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Israelis step up assassination tactics outside Gaza

Israelis step up assassination tactics outside Gaza

Killings at the center of Iran-supported militant groups in Lebanon and Syria may force a 'wider war' everyone says they don't want

Middle East

Israel’s assassination Tuesday of Hamas official Saleh Arouri in Beirut marks an escalation of Israeli use of lethal force, notwithstanding the fact that Israel already had been conducting military attacks beyond its northern borders, including in Lebanon.


The assassination was carried out with an armed drone that struck a Hamas office and also killed two other Hamas officials and as many as three other persons. The operation risks expansion, in multiple ways, of Israel’s war in the Gaza Strip.


In the near term, the greatest chance of further escalation may involve Lebanese Hezbollah. Israel and Hezbollah had already been exchanging artillery and rocket fire along the Israeli-Lebanese border. The drone that killed Arouri struck far from that border, in a portion of southern Beirut that is considered a Hezbollah stronghold.


Hezbollah has not been seeking a new all-out war with Israel. In the last previous such war, in 2006, Hezbollah and Lebanon suffered significant human and material losses. But from the time of its origin, Hezbollah’s main claim to popular support has been as a protector of all Lebanese in standing up against Israel. The group may have now been pushed closer to carrying out more of the threats of retaliation it has been voicing since Israel began its assault on Gaza.


As the immediate target of the Israeli operation, Hamas will be looking for ways to retaliate. Arouri was the most senior Hamas figure to be killed since the current round of fighting began in October. He was deputy to exiled Hamas political leader Ismail Haniyeh and played important roles in the group’s financial network and its liaison with Hezbollah.


For the time being, Hamas obviously has its hands full with the fighting in the Gaza Strip. But it probably will seek some action that could be seen as tit-for-tat retaliation for the killing of Arouri. An extraterritorial assassination of Israelis would fit that bill, although that would be difficult for the group to carry out. Israeli security measures have made it more challenging for Hamas to attempt a replay of some of its past asymmetric operations inside Israel, which have included suicide bombings.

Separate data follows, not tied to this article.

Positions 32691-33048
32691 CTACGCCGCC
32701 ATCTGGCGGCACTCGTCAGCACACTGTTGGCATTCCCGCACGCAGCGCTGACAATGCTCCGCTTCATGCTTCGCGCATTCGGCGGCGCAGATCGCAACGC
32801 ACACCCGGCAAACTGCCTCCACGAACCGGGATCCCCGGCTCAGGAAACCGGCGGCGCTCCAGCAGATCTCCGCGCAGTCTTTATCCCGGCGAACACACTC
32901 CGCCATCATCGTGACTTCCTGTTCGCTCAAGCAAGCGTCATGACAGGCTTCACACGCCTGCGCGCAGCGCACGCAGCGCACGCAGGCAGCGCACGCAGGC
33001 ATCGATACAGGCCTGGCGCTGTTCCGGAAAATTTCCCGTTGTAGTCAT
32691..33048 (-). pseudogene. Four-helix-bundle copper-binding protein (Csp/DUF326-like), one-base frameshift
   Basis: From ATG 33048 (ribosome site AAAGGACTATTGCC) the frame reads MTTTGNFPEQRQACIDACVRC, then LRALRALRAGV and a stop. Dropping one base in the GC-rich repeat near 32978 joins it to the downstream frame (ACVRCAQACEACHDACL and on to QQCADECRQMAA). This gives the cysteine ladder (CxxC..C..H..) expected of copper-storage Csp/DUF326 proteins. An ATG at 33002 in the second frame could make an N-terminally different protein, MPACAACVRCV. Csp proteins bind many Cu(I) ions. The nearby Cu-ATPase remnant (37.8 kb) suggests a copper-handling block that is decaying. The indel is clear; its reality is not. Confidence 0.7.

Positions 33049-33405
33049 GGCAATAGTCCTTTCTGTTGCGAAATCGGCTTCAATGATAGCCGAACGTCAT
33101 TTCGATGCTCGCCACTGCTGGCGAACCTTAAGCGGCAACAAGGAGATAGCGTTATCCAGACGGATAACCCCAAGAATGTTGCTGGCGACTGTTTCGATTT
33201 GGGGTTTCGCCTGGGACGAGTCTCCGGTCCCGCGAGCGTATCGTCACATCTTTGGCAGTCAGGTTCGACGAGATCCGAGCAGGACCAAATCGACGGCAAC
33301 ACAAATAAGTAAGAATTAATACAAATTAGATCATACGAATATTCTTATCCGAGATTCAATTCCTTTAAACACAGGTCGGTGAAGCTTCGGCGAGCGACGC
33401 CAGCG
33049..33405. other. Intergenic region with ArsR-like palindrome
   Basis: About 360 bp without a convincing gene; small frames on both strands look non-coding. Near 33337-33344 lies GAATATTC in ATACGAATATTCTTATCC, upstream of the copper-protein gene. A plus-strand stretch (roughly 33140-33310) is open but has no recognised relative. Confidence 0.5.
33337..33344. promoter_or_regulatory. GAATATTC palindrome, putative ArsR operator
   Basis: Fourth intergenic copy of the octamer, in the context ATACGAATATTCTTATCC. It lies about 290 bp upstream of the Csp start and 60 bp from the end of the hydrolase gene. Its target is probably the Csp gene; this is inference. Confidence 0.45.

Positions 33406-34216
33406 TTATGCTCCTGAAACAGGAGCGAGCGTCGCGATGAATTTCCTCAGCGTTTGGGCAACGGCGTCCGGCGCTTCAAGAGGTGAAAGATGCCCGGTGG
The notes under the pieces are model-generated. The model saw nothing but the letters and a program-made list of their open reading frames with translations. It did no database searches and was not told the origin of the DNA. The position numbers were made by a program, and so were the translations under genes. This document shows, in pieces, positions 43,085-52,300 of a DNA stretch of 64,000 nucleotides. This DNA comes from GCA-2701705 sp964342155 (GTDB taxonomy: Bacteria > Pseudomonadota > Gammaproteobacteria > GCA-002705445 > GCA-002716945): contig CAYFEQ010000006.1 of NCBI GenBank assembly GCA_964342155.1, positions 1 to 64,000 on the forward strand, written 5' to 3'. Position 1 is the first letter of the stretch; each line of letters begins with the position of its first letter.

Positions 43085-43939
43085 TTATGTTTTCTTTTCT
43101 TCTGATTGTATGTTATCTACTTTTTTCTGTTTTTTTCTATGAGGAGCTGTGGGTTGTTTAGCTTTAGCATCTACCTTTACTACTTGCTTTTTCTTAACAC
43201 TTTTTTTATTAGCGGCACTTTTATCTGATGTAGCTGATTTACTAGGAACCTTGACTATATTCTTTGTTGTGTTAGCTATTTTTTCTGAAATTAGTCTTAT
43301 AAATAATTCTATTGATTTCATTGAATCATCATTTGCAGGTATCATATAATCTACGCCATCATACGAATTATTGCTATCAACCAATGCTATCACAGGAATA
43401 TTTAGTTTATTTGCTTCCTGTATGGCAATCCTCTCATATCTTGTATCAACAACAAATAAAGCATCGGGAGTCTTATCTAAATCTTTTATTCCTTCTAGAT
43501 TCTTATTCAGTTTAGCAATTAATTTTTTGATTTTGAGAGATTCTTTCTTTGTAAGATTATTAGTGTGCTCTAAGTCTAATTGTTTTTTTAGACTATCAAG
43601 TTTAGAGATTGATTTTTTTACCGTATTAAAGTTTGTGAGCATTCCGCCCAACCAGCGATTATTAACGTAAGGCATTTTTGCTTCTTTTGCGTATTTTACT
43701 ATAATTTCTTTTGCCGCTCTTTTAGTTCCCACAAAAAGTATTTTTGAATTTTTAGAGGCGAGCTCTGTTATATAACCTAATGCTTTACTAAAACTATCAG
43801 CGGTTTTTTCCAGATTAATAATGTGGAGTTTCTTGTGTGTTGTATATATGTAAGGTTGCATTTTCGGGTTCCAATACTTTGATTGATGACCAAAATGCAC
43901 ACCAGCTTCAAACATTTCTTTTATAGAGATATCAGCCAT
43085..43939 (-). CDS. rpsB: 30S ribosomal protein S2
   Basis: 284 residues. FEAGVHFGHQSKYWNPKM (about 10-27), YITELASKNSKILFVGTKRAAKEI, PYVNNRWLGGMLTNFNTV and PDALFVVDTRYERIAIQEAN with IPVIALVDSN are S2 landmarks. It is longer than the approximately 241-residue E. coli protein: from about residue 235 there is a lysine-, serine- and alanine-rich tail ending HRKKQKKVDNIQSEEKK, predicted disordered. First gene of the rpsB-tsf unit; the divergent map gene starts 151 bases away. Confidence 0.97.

Nor does Hamas have Hezbollah’s demonstrated ability to conduct such operations elsewhere in the world.


To the extent that Hamas does turn more to that type of bombing and other asymmetric operations, it may foreshadow what the next phase of the Israel-Hamas contest may look like, after Israel’s devastation of the Gaza Strip proves unable to realize the declared Israeli objective of “destroying” Hamas.


The role of Iran routinely gets overstated in discussion of the activities of groups allied with it, but any influence it exerts on the likes of Hezbollah and Hamas will be even less in the direction of restraint than it was before this latest lethal Israeli operation. The Iranian regime already was feeling pressure from inside Iran from those who believe it has not sufficiently retaliated for Israel’s killing of Sayyed Razi Mousavi, Iran’s senior officer in Syria, with an airstrike outside Damascus less than two weeks ago.

The parallel between that operation and the assassination of Arouri is too obvious to ignore.


In many ways the killing of Arouri continues Israel’s extensive extraterritorial use of force over many years. This has included its sustained bombing campaign in Syria and its much longer program of clandestine overseas assassinations. But in the present context the operation is another signal of the Israeli government’s determination to continue the assault on Gaza with no end in sight and with Prime Minister Benjamin Netanyahu having personal and political reasons to keep it going.


It also suggests a low priority Israel is placing on negotiations — in which Arouri reportedly was playing a key role — for any further mutual release of prisoners.


Israel’s escalation also puts into perspective its recent announcement that it will withdraw a few of its brigades from the Gaza Strip. The move appears to have more to do with mitigating the effects on the Israeli economy of the mobilization of reserve troops than with any intent to de-escalate the assault on Gaza.

Men take part in a protest against the killing of senior Hamas official Saleh al-Arouri, in Jenin, in the Israeli-occupied West Bank, January 2, 2024. REUTERS/Raneen Sawafta

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